French, ISO, & JIS Headsets - telling them apart

dirttorpedo

Senior Retro Guru
So I was just reading on the Velo Orange blog about the various headset standards. One thing that jumped out at me was the comment that forks designed for French style headsets typically have a flattened area at the back rather than the notch common to ISO. My frame is an Ellis Briggs, but it has the flattened back to the fork and the headset has no spacer. I'm wondering if this is a signal that it uses a French headset rather than an ISO one.

Yes, this is related to my increasingly frustrating attempt to convert the bike to centerpulls.
 

mdvineng

Senior Retro Guru
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Ignore velo O. Plenty of bikes either have a flat/notch or other method of pinging off the crown race, or more likely none at all. Measurements are the critical point.
 

jim haseltine

Old School Hero
Chances of French threads on a British frame? Pretty near zero. French manufacturers were moving away from French threading as early as the 1980s - we used to get French bikes with mixed threads, 'English' BB, pedals and freewheels but French headsets. French stuff became so unusual that I still remember the last item I saw before I left the trade in the mid 80s - a Campagnolo Record BB which had been supplied in error.
 

dirttorpedo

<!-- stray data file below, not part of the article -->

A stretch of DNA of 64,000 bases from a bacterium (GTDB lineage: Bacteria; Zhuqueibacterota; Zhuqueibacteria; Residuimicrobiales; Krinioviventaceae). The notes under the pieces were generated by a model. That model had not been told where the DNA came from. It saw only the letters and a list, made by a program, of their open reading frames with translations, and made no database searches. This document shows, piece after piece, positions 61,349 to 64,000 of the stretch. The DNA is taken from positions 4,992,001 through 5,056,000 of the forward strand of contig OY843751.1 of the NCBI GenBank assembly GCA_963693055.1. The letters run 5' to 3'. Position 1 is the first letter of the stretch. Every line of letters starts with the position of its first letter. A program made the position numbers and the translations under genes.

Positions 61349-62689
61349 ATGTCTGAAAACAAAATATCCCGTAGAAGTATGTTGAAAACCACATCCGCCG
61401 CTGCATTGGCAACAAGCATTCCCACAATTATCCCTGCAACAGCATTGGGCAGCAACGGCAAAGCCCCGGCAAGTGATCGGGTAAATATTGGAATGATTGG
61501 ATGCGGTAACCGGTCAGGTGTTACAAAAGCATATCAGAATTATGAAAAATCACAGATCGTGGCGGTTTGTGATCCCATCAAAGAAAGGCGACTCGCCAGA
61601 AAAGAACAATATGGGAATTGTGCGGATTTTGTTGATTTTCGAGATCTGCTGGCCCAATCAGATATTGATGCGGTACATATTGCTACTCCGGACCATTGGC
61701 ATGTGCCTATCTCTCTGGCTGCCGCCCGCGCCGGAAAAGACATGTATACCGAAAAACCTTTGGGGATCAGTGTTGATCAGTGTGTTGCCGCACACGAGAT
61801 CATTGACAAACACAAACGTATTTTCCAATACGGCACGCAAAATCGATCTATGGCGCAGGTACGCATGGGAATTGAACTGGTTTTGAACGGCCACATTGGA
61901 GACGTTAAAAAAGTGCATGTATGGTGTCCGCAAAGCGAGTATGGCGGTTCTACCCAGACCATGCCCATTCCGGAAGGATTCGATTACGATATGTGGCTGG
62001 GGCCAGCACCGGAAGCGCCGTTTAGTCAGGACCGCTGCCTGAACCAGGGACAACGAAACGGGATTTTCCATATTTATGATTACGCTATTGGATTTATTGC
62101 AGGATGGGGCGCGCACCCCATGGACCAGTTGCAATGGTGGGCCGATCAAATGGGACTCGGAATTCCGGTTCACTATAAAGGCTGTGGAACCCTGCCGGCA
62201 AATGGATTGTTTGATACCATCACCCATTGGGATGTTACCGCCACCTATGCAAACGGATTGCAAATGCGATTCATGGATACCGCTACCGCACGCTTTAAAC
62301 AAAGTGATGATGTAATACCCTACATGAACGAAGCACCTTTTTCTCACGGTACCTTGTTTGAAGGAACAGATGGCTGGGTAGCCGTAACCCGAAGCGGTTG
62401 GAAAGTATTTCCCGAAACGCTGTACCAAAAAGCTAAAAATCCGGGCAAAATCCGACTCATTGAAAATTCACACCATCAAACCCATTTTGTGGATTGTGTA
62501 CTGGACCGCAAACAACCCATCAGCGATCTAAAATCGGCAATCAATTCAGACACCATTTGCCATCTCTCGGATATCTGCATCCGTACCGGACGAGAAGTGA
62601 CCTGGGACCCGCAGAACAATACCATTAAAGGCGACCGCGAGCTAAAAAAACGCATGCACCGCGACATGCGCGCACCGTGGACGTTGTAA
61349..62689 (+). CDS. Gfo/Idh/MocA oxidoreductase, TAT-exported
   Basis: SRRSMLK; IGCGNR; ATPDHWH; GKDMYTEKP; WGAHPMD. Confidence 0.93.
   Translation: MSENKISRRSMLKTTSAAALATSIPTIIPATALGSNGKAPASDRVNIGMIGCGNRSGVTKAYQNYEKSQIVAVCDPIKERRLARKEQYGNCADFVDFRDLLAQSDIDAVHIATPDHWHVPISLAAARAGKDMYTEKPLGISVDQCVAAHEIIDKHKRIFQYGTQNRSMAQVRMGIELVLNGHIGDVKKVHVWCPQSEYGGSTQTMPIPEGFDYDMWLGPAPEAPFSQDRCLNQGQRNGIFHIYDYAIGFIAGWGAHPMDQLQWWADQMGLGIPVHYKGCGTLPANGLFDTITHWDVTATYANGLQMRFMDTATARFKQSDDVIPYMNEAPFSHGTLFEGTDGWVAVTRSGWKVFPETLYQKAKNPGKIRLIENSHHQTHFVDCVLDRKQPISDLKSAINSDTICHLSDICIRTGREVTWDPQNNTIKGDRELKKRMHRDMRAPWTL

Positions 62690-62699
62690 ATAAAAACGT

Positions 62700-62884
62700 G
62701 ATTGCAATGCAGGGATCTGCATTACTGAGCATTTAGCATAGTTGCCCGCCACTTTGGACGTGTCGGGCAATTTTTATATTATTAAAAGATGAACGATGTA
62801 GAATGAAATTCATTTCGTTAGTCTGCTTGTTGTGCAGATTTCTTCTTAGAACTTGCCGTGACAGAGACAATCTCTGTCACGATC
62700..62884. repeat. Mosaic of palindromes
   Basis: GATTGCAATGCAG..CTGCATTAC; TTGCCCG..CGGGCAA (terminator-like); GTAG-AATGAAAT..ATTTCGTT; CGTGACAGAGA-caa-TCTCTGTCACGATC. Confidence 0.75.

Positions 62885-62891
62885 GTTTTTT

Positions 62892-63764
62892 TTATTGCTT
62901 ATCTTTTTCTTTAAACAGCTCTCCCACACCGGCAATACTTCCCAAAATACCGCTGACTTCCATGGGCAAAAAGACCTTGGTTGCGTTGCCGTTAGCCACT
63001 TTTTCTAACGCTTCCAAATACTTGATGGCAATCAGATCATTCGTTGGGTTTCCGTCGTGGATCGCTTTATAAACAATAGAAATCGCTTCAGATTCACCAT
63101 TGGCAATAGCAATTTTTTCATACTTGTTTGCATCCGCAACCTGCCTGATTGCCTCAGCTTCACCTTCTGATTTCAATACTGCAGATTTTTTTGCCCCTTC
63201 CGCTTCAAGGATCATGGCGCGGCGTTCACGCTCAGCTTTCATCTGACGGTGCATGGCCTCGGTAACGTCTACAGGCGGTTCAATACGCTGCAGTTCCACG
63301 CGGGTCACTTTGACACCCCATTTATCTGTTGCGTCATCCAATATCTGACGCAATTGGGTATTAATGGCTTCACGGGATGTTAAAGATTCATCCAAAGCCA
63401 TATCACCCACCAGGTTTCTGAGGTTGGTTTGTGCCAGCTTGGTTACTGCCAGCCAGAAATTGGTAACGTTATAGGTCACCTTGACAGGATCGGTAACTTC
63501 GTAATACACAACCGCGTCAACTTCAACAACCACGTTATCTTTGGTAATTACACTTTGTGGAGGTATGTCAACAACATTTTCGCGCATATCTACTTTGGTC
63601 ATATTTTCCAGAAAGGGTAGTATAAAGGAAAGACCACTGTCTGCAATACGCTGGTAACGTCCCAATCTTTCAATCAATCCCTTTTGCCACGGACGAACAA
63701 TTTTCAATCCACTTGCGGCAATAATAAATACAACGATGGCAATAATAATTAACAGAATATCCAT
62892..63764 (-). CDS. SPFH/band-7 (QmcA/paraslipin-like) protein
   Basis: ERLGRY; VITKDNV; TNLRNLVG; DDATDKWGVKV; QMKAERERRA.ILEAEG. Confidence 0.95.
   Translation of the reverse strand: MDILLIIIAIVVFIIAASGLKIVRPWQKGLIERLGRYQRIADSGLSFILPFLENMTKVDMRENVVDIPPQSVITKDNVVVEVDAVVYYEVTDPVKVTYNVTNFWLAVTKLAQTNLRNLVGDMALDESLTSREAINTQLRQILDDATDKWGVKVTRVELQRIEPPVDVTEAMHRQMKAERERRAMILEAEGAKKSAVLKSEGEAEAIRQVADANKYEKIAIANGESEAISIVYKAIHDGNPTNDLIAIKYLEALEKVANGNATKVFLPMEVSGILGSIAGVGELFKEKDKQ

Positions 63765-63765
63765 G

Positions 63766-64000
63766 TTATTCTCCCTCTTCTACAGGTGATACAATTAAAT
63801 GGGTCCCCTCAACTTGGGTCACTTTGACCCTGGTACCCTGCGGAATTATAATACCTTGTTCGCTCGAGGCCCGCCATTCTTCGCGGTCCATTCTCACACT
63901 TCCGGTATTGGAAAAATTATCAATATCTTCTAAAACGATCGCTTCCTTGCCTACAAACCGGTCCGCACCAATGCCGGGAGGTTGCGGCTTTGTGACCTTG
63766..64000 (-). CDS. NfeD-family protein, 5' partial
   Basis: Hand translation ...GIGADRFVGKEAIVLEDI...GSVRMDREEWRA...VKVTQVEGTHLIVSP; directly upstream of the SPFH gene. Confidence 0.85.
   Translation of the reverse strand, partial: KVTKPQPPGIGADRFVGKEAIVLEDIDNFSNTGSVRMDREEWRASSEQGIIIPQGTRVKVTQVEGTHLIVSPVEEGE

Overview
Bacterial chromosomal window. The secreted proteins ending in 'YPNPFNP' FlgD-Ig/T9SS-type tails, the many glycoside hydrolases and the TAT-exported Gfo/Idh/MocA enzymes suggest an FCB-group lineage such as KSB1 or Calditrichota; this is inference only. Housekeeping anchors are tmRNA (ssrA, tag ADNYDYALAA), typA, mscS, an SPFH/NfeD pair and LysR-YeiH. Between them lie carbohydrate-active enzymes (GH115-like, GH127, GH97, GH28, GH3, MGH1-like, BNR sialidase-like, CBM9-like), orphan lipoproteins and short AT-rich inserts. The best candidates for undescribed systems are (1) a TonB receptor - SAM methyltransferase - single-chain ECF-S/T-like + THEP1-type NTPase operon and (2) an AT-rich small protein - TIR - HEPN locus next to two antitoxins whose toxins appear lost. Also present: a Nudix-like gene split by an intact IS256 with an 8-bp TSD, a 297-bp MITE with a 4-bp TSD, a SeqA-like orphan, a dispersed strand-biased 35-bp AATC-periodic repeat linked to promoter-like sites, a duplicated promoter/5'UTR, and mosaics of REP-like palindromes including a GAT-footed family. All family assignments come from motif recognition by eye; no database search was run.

Senior Retro Guru
Ok, thanks guys. That's what I thought. I have a 70's vintage British built frame and had trouble believing it was designed for a French headset, but it was bespoke and I've been having issues with ISO headsets on it so you never know.
 

mdvineng

Senior Retro Guru
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You can have problems mixing components like headsets, as they can have different bearing surface dimensions despite being ISO/JIS etc those std's only refer to frame fit dimensions and threads.
 

pigman

Old School Grand Master
The flattening is nothing to do with french threading. It's about fitting a spacer with a tab between the race and locknut so it don't move when you adjust the headset.
French headsets have a smaller steerer tube, you won't fit a french headset onto an English steerer
 

Rod_Saetan

Old School Grand Master
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I would add that I have seen a lot of forks with a tapered flat on the back, and most of these are French thread. British/ISO forks tend to have a notch rather than a flat. But yes, your best bet is to just measure it accurately!
 

dirttorpedo

Senior Retro Guru
I would add that I have seen a lot of forks with a tapered flat on the back, and most of these are French thread. British/ISO forks tend to have a notch rather than a flat. But yes, your best bet is to just measure it accurately!
Yes, still haven't gotten out to buy a digital caliper yet.
 
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